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Oprah deserves her Oscar

"The world is not dangerous because of those who do harm but because of those who look at it without doing anything," said Albert Einstein.

So Oprah Winfrey will be receiving the famous Jean Hersholt Humanitarian Award in the fall -- she will add an honorary Oscar to her already crowded shelves of awards and plaques.

Good news? I'm sure Miss Winfrey thinks so, but she might be the only one. There's lots of criticism out there. Most of it centers on the fact that Winfrey made her name and fame in television, not motion pictures. (She has appeared on screen in "The Color Purple" and "Beloved.") How dare she accept an Oscar? Who does she think she is?

Let's see. She's somebody who raised $80 million via Oprah's Angel Network, somebody who gave $10 million dollars in the wake of Hurricane Katrina and somebody who in 2007 was listed as having donated more than $300 million to various charities.

You know, it's called a humanitarian award. So what if Oprah is not a movie star or a producer? How many of you rolled your eyes and went to the bathroom over the years when the likes of David L. Wolper, Sol Lesser, Lew Wasserman, Walter Mirisch, Arthur B. Krim, George Seaton, Jules C. Stein accepted their Oscars? It's not always stars such as Frank Sinatra, Rosalind Russell, Elizabeth Taylor, Audrey Hepburn, Paul Newman, Jerry Lewis or Gregory Peck who do good deeds in a naughty world.

Oprah Winfrey has done good deeds. She is a phenomenon in showbiz, and her influence is worldwide. If she had ever wanted to be a movie star, I'm sure she would have become a movie star. And if you think she's only doing it all for herself, for her own ego -- fine. There are worse things to do with one's ego.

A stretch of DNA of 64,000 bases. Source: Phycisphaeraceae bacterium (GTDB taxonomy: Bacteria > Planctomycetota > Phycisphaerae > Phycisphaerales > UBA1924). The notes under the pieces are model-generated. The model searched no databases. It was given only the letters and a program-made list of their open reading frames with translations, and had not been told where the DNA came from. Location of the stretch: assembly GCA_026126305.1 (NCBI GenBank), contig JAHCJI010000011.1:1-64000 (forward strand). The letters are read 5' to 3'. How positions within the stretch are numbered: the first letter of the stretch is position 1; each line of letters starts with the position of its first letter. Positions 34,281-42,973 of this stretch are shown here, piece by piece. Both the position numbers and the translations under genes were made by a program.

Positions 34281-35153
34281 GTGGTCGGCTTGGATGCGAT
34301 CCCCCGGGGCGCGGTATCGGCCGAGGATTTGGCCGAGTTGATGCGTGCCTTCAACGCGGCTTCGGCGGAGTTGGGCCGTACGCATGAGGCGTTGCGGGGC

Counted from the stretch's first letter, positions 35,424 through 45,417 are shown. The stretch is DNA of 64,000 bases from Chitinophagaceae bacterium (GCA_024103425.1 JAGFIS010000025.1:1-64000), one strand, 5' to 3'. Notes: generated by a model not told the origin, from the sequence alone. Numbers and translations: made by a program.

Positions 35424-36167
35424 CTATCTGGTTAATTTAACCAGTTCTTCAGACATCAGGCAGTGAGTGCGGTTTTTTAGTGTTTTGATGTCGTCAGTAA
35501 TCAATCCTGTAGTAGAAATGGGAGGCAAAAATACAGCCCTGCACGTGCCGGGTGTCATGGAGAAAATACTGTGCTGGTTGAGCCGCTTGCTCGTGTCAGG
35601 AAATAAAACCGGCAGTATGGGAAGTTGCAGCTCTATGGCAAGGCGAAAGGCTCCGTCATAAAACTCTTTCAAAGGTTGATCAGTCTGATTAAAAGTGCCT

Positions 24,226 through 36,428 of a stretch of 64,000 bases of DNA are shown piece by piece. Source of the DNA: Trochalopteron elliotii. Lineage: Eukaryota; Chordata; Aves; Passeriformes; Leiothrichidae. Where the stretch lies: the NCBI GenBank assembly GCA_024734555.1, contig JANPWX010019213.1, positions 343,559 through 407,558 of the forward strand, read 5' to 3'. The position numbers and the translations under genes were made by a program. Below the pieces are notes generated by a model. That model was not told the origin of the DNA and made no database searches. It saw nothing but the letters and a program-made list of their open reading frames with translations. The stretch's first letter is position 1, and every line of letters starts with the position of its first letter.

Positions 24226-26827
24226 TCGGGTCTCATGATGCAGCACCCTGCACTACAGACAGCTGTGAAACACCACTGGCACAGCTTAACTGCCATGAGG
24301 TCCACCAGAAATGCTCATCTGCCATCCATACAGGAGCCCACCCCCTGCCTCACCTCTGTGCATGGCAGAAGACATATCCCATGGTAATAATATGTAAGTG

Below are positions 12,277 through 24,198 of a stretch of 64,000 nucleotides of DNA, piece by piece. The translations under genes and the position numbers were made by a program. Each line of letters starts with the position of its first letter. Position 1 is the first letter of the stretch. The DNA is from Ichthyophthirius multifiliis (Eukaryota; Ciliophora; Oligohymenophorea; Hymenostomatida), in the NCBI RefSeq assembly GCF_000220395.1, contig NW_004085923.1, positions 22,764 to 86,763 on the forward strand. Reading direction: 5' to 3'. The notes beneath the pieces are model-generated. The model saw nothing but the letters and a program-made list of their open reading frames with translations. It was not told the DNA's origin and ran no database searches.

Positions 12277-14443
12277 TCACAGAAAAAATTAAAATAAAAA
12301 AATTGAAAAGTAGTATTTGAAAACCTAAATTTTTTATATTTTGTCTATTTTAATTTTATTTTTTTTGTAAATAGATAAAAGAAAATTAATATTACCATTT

I don't think Oprah is all sweetness and light. (Just take a look at the behind-the-scenes series she approved, showing the workings of her final season. Tough cookie!) I have even criticized her -- the James Frey incident, the owner of Hermes incident, etc. But she has still contributed more to the good side than to the dark.

Of course, Doris Day still deserves her honorary Oscar for lifetime achievement, too. But God forbid the high-ups at the Academy did two things right in one year.

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The Hollywood Reporter tells us that few in Hollywood have "enough downtime" to submit to full-out plastic surgery. Everybody's opting for the quick fixes that often have better results than the old stitch-'em-up-and-hide-out-for-a-month methods.

Super-effective lasers, light treatments, vastly improved fillers. Nobody just gets out of bed, washes their face, combs their hair, puts on a bit of mascara and heads to the red carpet.

Angelina Jolie benefits from something called the Gentle Waves machine, developed by dermatologist David Colbert. Michelle Williams has undergone the "triad facial," another Colbert innovation. This is very popular with stars who are about to be photographed for Vanity Fair or Vogue. Also, the ruthlessly sharp HD transmissions on TV make it impossible now to simply use a good concealer.

But my favorite info gleaned from this article was the Calcium Nature Lift. This is very popular with men. For a mere $5,000, liquid calcium is injected for 10 minutes into a guy's jaw. It gives the immediate appearance of a square manly movie-star jaw line. And who is the model for this procedure, whose picture is carried into the session ("I want to look like this!"), whose name is uttered?

It is the squarest-jawed man in the biz -- 007, Daniel Craig.

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